San Diego Law Review
Although I believe that the collapse of the interpretation—construction distinction follows from some of what I have argued here, that conclusion is, at least for me, decidedly secondary. Far more important is recognition of the importance of the question of technical language in law and of the relationship between that question and the purposes of and audiences for law. If we are to understand what law is and how it operates, we need to understand to whom it speaks. If it speaks to everyone, as Bentham urged, then technical language in law is something to be lamented and expunged. But if law is substantially the internal dialogue of a professional culture with public goals but a nonpublic way of achieving them, then seeing law as a largely technical language, as Fuller and Holmes urged, is the natural corollary. I cannot resolve this tension on this occasion, but I can, at the very least, suggest that the entire subject of law as, possibly, a technical language needs much more attention than it has received to date.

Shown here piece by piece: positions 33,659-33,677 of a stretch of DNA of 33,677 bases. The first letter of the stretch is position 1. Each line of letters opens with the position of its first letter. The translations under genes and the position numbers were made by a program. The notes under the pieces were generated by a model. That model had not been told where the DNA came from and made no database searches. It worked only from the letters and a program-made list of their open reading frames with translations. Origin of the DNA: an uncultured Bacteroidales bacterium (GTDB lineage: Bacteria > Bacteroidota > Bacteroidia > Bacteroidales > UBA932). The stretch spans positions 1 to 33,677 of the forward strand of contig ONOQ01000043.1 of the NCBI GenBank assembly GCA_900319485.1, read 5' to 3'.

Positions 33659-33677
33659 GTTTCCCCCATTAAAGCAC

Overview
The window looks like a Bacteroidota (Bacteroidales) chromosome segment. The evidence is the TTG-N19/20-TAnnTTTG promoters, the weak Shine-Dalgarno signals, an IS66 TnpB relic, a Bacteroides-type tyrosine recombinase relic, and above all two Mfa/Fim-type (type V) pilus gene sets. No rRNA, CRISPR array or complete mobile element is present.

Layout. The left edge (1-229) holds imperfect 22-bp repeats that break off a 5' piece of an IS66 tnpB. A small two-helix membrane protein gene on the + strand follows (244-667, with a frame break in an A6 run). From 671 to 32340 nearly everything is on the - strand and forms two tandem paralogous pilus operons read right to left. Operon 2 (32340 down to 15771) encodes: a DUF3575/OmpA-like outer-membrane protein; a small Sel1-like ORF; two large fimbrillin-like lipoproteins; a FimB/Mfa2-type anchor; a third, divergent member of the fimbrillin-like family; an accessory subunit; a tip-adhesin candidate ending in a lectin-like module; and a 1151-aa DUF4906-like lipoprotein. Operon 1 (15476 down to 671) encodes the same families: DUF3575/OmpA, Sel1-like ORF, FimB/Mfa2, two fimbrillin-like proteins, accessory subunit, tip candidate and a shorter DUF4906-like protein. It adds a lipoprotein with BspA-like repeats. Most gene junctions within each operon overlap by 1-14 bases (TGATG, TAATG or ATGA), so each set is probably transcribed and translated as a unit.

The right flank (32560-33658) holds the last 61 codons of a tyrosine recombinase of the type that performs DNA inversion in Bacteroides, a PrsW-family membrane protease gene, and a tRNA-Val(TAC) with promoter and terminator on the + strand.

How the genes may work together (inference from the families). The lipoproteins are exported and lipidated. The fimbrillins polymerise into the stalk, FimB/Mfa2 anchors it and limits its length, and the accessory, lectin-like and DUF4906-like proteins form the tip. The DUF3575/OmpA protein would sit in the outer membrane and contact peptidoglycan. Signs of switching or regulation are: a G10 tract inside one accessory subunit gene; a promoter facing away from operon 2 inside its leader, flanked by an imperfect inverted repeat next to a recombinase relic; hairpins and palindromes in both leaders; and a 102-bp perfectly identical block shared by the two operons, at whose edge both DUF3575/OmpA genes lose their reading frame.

Is Law a Technical Language?,
San Diego L. Rev.
Available at: https://digital.sandiego.edu/sdlr/vol52/iss3/2